Friday, January 12, 2018

To Topple the Kingpin

The Punisher Magazine #11-12 (Marvel, June-July 1990, $2.25)
I don't understand why they published The Punisher Magazine. I always thought the reason to go magazine format was to bypass restrictions from the Comics Code Authority, to do things you couldn't do in a comic book. You also benefit from a larger page size and the rich moodiness enabled by black and white on newsprint—perfect for horror and adventure.

As Marvel's answer to Mack Bolan, the Punisher seemed ripe for a more mature newsstand magazine, like the mid-'80s Savage Tales. But this wasn't it. Instead, the magazine reprinted issues of the comic book (these two issue reprint #15-18). That's fine—the comic's not bad—but colored artwork isn't always well suited for black-and-white reproduction, and Portacio's art is a little hash-marky for B&W.

#11: "To Topple the Kingpin" Script: Mike Baron, Layout: Whilce Portacio, Finishes: Scott Williams, Letters: Ken Bruzenak, Editor: Carl Potts, Under a Heavy Load: Tom DeFalco.

The Punisher goes after the Kingpin after routing a youth gang in a high school. Building his own Able Team, he enlists the help of Microchip ("Buckminster Fuller's my idol."), a high school student, a chemistry teacher, and too-fleeting love interest Conchita Ortiz. Meanwhile, the Kingpin brings in the specialist Mr. Kliegg.

"Escalation" Script: Mike Baron, Layout: Whilce Portacio, Finished Art: Scott Williams, Letters: Ken Bruzenak, Editor: Carl Potts, Editor with Ammo: Tom DeFalco.

Kliegg is quickly defeated, so the Kingpin turns to a high-school computer hacker, the Board, who discovers the computer bug planted by Microchip. The team takes their fight to the King's Inn, a hotel in which the Kingpin has momentarily moved his operations. "The Kingpin's got some kind of battle bus!"

The issue also includes a one-page pin up by Dan Reed, and a letter column, "Shoot Your Mouth Off!"

Read Also: The Punisher Magazine #6, 9, and 10. (Unless the issue reference captions went un-edited from the original comics, in which case, read also The Punisher #6, 9, and 10.)

#12: "Computer War" Script: Mike Baron, Layouts: Whilce Portacio, Finishes: Scott Williams, Letters: Ken Bruzenak, Edits: Carl Potts, Chief: Tom DeFalco.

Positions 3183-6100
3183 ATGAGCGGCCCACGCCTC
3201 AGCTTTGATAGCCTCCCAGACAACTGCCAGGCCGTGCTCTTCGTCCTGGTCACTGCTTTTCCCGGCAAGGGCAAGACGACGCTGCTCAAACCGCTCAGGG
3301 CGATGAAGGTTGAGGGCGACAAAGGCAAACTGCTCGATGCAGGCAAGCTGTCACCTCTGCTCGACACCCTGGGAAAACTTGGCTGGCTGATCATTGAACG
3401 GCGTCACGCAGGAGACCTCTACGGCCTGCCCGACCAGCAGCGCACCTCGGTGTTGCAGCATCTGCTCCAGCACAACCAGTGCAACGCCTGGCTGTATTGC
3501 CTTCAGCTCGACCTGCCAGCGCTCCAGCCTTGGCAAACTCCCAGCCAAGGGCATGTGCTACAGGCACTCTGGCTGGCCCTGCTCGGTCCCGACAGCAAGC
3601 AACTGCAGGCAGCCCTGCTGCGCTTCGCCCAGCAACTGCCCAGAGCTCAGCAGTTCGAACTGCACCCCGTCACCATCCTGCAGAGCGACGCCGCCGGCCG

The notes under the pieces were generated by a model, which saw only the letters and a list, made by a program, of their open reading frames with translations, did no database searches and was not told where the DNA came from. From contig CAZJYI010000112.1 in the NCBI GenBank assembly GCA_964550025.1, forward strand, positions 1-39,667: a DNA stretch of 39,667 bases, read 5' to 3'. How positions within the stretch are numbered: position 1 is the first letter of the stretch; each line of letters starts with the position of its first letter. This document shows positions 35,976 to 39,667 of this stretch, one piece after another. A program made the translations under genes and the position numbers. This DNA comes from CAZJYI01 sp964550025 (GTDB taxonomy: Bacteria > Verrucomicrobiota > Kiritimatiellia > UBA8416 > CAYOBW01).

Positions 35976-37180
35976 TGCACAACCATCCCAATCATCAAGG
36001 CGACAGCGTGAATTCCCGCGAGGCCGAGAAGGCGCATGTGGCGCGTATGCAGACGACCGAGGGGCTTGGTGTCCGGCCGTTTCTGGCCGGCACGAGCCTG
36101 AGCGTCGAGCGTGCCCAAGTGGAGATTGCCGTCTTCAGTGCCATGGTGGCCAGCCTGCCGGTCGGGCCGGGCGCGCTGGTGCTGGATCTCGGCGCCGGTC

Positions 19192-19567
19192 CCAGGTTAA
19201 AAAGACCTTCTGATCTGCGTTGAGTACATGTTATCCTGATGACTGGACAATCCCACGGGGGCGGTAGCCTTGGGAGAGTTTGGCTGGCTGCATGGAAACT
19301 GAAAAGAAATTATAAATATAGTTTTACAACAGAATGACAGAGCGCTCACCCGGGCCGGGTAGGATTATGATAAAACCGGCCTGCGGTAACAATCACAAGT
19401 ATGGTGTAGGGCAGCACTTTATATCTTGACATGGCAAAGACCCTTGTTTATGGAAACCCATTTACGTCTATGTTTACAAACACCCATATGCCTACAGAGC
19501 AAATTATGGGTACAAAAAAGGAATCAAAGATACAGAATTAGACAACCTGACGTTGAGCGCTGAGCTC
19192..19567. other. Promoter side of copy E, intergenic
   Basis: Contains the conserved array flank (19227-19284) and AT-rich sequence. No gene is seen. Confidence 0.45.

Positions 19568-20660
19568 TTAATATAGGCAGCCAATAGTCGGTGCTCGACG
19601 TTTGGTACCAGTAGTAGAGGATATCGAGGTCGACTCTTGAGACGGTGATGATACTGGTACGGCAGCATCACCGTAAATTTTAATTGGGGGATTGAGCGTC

The battle continues on the road, with the Punisher's team in a van and the Kingpin in a battle bus. While the two groups trade gunfire, Microchip tries to hack into the Kingpin's vehicle computer, but the Board stops him. After crashing into the water, the Punisher regroups at a safe house in New Jersey over anchovies and mushroom pizza.

The Kingpin brings in a couple of Asian accountants to help him with his bookkeeping while the computers are down, and the accountants bring Mr. Lem, a "most skilled assassin" with some psychic abilities. "Mr. Lem has an almost uncanny ability to outguess his opponents." Mr. Lem tracks down the Punisher's safe house and kills Ortiz before falling to the Punisher.

"Face Off" Script: Mike Baron, Layouts: Whilce Portacio, Finished Art: Scott Williams, Letters: Ken Bruzenak, Edits: Carl Potts, Leery of Skateboards: Tom DeFalco.

The Board plans to defect from the Kingpin's organization, offering to help Microchip and the Punisher. The team takes the fight to the Kingpin, who proves a worthy opponent—but not one to turn down a good deal.

Of the issues so far, "Computer War" had the most art worthy of black and white: pp. 6-7 and pp. 18-21. This issue also features a one-page pin up drawn by Don Perlin and inked by the impressive Jack Abel—also making the magazine worthwhile—as well as a one page "Shoot Your Mouth Off!" letter column. The letter column includes a couple of missives requesting original stories rather than reprints, and an editorial response suggests the magazine would publish original work soon. Regardless, the magazine folded after #16 and was reprints to the bitter end.

Availability: These stories have not been reprinted otherwise. We recommend The Essential Punisher Vol. 1 and The Essential Punisher Vol. 2.

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